Tag Archives: witness protection

Police to stand between themselves & their targets

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Under a visionary new scheme, victims of police torture and the families of persons killed and abducted by police in Thailand are also to get protection from… yes, other police! They include Angkhana Neelaphaijit (above), wife of abducted human rights lawyer Somchai Neelaphaijit, who has said that she would rather fend for herself. Continue reading

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A first step towards ending torture in Thailand

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Thailand at the start of the month acceded to the U.N. Convention against Torture, after years of work by many persons, among them human rights advocates and personnel in its justice ministry; the latter having convinced those in other parts of government that agreeing to the treaty’s terms would not be against their interests.

Torture is widespread in Thailand, largely because it remains nigh impossible to hold police or soldiers legally accountable for their crimes. When over fifty years ago police general Phao Sriyanond, himself an army officer, said that, “There is nothing under the sun that the Thai police cannot do,” he did not mean that the police were indomitable but rather that they were untouchable. His legacy survives today. The former Prime Minister Thaksin Shinawatra pointedly quoted Phao when launching the deadly “war on drugs” in 2003.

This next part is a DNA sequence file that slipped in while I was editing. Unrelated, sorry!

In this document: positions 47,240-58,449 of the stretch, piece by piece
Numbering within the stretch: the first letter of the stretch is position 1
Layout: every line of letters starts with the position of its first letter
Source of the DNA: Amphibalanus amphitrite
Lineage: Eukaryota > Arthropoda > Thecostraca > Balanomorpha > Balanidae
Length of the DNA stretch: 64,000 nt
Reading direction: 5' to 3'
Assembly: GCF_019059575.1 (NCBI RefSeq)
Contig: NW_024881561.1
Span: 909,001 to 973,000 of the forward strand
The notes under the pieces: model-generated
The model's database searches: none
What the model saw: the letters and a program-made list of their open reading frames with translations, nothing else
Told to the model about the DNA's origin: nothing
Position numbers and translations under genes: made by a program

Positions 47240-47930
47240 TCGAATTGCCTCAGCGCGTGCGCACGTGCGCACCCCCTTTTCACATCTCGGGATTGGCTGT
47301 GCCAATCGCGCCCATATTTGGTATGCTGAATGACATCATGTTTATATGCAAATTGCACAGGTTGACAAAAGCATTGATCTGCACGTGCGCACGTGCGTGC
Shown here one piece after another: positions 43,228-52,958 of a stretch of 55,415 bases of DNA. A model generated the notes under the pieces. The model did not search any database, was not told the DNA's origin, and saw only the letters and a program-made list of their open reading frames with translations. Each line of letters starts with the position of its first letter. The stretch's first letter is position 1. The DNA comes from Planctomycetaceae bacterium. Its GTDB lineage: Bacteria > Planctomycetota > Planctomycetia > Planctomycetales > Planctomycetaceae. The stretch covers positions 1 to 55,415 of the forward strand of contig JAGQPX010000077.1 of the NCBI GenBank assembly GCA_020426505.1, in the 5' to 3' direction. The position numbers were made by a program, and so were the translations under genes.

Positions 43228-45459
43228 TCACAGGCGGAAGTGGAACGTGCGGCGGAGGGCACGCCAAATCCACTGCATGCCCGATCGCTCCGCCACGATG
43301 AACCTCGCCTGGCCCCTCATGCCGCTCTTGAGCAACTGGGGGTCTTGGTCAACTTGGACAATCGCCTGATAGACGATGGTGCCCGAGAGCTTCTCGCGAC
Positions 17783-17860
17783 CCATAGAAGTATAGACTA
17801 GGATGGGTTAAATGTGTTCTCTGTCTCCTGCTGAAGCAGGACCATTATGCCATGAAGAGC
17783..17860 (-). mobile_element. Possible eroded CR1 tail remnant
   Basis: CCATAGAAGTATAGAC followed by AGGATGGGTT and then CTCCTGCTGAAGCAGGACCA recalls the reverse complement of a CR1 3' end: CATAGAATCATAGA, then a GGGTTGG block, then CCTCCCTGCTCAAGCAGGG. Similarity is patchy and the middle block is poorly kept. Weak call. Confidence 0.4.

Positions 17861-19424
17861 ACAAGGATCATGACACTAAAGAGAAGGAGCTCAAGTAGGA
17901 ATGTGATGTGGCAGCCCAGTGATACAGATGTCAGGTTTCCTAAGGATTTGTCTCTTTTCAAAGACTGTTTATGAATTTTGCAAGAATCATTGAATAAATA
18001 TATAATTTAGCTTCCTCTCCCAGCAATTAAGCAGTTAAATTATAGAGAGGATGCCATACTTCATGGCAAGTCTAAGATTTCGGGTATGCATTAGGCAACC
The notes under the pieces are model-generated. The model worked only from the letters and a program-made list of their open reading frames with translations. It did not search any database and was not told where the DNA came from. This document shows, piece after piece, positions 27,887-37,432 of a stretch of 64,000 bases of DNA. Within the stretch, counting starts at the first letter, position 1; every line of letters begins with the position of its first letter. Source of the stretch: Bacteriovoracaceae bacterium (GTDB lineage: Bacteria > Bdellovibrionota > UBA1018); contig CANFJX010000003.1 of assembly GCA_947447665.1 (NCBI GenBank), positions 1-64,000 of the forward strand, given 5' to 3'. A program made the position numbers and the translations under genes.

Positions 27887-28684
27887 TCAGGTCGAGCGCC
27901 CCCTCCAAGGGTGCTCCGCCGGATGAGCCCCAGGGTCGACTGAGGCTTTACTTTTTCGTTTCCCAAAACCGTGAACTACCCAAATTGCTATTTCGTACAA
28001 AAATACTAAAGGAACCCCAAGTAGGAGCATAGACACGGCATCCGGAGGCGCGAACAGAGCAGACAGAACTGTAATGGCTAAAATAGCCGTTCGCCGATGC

Every year, rights defenders in Thailand document hundreds of cases of alleged torture while thousands more go unreported. Public campaigns are limited as victims are justifiably afraid and have few hopes for redress. Not a single accused has been brought before a court of law. Even in the most blatant cases, such as where people have been taken from police stations to hospitals with burns covering their genitalia, the perpetrators have remained beyond reach [see: here and here]. In the south, emergency regulations have placed the army so far outside of the justice system that the victims of its excesses do not even consider complaining to criminal investigators or the courts.

Given the prevalence and severity of torture in Thailand, and the impunity enjoyed by torturers, joining this treaty is an important step that must be backed by the legal and institutional changes needed to give it effect. They include the following.

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